The instrument's idealization process in Europe, however, had countless characters until it was concluded: in Russia, Kratzestein's Harmonium appeared; in France, we had the Organ of Granié, the Tipofono of Pinsonat and the Harmonica de Eschenbach.
To the dedication of these men was added the work of large factories - in particular the Italian Paolo Soprani and Scandalli and the German Hohner - providing the improvement of the accordion, so that, from the same instrument, it was possible to produce from popular music to the scholar.
History of Accordion's arrival in Brazil
German and Italian immigrations were responsible for the arrival of the accordion in Brazil, especially to the states of São Paulo, Santa Catarina and Rio Grande do Sul.
Strong presence in the southern portion and in the interior of Brazil, the instrument was commonly used as a form of representation of the traditions of those communities, through the execution of different rhythms, such as fado, waltz, and polka.
In the different regions through which it passed, the accordion gained personal characteristics from the place, as well as different names: accordion, in the Northeast; harmonica, bagpipes, organ, in the south.
Widely spread in the country in the 50s, it appealed to all tastes due to its versatility. It is in this context that the figure of Luiz Gonzaga appears, largely responsible for popularizing the instrument and spreading the name accordion, through the great success of his musical career. However, in the 60s, with the invasion of Rock and the emergence of Bossa Nova, the accordion lost ground and Brazilian factories – Todeschini, Hering, Minuano and others – closed their doors.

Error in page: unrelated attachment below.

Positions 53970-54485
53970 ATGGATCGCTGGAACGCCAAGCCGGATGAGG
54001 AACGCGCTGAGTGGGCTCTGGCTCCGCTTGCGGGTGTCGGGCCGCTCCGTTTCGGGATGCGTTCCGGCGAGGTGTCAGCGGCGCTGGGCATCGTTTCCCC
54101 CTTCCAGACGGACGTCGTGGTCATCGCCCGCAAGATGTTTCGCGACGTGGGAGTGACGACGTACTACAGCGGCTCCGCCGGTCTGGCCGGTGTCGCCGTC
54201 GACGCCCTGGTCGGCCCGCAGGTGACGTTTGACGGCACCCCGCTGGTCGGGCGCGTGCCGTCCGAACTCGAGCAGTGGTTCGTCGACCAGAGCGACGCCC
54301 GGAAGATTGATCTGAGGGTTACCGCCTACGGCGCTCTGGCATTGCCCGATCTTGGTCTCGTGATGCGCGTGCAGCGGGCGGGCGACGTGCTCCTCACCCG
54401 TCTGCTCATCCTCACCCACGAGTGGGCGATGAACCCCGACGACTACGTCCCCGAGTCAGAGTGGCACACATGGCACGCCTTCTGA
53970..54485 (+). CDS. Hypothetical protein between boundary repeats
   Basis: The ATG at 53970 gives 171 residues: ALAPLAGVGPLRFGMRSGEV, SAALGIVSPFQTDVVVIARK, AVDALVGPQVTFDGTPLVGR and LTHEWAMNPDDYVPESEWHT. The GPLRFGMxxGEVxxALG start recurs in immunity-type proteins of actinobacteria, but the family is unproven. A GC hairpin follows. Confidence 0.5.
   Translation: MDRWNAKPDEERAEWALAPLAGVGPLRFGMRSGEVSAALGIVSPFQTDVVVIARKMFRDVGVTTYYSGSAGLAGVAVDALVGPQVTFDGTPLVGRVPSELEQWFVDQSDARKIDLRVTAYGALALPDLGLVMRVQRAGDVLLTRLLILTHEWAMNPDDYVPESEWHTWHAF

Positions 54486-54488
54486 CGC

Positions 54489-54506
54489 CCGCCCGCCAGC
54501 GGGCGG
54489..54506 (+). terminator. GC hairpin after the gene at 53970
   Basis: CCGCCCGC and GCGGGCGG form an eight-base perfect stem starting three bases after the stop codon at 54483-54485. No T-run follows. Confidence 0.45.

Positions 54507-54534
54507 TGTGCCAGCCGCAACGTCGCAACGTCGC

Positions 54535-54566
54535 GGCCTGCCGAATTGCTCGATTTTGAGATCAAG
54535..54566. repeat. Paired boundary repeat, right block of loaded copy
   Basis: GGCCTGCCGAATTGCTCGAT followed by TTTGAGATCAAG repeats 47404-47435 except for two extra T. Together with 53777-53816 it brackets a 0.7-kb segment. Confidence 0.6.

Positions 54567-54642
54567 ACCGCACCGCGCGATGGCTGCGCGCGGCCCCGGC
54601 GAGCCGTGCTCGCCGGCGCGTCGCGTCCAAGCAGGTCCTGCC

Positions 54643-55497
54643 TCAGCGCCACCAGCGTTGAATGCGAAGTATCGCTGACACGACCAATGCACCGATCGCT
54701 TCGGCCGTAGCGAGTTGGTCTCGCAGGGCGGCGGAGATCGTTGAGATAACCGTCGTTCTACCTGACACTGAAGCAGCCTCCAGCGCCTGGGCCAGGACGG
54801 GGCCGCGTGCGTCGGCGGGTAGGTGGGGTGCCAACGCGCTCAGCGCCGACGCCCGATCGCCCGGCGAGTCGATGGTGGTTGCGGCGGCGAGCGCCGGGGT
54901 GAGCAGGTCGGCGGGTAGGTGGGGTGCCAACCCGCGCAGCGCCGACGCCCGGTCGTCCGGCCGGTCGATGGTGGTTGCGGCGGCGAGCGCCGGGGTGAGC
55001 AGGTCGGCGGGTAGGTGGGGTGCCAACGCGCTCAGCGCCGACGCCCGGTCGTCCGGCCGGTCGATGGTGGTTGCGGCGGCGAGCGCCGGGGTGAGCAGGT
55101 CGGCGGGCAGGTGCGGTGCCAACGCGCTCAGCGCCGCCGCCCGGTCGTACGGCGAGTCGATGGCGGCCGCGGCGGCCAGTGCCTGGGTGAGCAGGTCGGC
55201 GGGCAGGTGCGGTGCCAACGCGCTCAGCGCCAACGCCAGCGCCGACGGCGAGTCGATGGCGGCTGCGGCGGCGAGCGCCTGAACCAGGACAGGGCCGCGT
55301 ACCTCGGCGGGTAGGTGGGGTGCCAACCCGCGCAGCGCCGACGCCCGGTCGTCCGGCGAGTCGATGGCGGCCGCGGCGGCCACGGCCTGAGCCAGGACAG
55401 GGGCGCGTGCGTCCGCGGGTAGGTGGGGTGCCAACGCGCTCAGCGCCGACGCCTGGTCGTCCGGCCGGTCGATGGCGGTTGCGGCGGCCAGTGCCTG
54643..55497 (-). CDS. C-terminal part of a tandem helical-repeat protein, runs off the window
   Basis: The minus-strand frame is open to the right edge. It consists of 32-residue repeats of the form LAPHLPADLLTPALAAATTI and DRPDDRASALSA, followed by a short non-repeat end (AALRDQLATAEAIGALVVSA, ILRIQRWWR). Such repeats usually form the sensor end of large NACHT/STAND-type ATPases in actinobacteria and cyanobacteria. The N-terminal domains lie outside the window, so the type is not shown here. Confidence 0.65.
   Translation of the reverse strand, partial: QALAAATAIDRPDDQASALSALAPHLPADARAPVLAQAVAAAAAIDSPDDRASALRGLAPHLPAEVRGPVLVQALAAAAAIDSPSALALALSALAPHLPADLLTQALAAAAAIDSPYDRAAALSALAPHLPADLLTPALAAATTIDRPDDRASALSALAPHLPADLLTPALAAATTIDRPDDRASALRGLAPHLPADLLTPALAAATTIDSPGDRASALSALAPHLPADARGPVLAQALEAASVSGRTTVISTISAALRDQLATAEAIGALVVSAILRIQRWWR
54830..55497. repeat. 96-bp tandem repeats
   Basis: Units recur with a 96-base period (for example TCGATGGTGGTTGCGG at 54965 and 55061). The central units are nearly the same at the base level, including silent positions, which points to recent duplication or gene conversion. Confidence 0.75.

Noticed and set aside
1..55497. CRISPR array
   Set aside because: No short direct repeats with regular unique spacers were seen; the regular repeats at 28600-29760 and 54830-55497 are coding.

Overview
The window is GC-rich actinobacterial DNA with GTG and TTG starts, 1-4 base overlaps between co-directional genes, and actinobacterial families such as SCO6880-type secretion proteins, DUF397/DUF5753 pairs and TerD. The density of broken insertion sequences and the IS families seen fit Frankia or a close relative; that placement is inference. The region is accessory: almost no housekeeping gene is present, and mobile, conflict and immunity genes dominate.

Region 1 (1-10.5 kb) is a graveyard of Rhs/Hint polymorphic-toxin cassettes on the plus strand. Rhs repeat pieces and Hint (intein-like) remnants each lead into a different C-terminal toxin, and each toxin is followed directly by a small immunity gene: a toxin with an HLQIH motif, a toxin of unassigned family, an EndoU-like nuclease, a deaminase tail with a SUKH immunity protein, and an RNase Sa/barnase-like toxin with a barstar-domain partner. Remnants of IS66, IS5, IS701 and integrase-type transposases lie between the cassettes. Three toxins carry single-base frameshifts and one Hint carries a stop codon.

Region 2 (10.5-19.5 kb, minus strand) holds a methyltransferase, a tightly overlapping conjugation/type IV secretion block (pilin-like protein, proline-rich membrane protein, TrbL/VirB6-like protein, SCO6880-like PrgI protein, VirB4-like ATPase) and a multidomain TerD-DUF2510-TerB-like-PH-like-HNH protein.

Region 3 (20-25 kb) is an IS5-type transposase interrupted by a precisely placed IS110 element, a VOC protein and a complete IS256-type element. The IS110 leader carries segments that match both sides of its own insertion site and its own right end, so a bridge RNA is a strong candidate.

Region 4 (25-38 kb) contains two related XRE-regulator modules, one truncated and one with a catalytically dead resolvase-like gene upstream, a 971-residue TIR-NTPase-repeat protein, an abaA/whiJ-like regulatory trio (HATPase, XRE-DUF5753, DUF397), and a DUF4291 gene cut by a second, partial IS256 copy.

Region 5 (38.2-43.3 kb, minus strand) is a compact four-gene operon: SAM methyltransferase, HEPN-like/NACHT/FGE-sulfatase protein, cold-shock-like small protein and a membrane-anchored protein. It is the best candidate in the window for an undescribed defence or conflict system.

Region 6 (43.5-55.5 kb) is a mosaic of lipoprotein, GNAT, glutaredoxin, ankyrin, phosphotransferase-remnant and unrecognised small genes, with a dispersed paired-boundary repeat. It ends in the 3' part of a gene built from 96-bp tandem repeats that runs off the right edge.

Today, in the first years of the new century, it is possible to see, however, that “the accordion has not yet gone out of tune” and remains strong, regaining its space in the popular imagination and in musical productions throughout Brazil.
8 Bass Concertina
“With the pennies, he bought the first accordion, with 8 basses, like his father”. This fragment portrays an important phase in Luiz Gonzaga's life: the acquisition of the first accordion.
The 8-bass accordion, also known as pé-de-bode, 8-bass bellows, bellows, harmonica or simply 8 basses, is part of the musical and affective memory of the Northeast, a true country cultural heritage.
It was very popular in the northeastern rural environment and was present at all times of festivity and fun in the communities of Pé-de-Serra, responsible for the initiation of the great icons of the northeastern accordion: Luiz Gonzaga, Dominguinhos and Sivuca and others.
Considered by accordion players one of the most difficult instruments to play, due to the mandatory bellows set, the 8-bass bellows tradition is an art that is currently dominated by few.
This instrument receives, in the Northeast, a different tuning, unique in the world, only used by 8-bass accordion players in this region of Brazil, which gives the instrument greater resources, expanding the possibilities of musical performance.
History of the Concertina of 8 Basses and Forró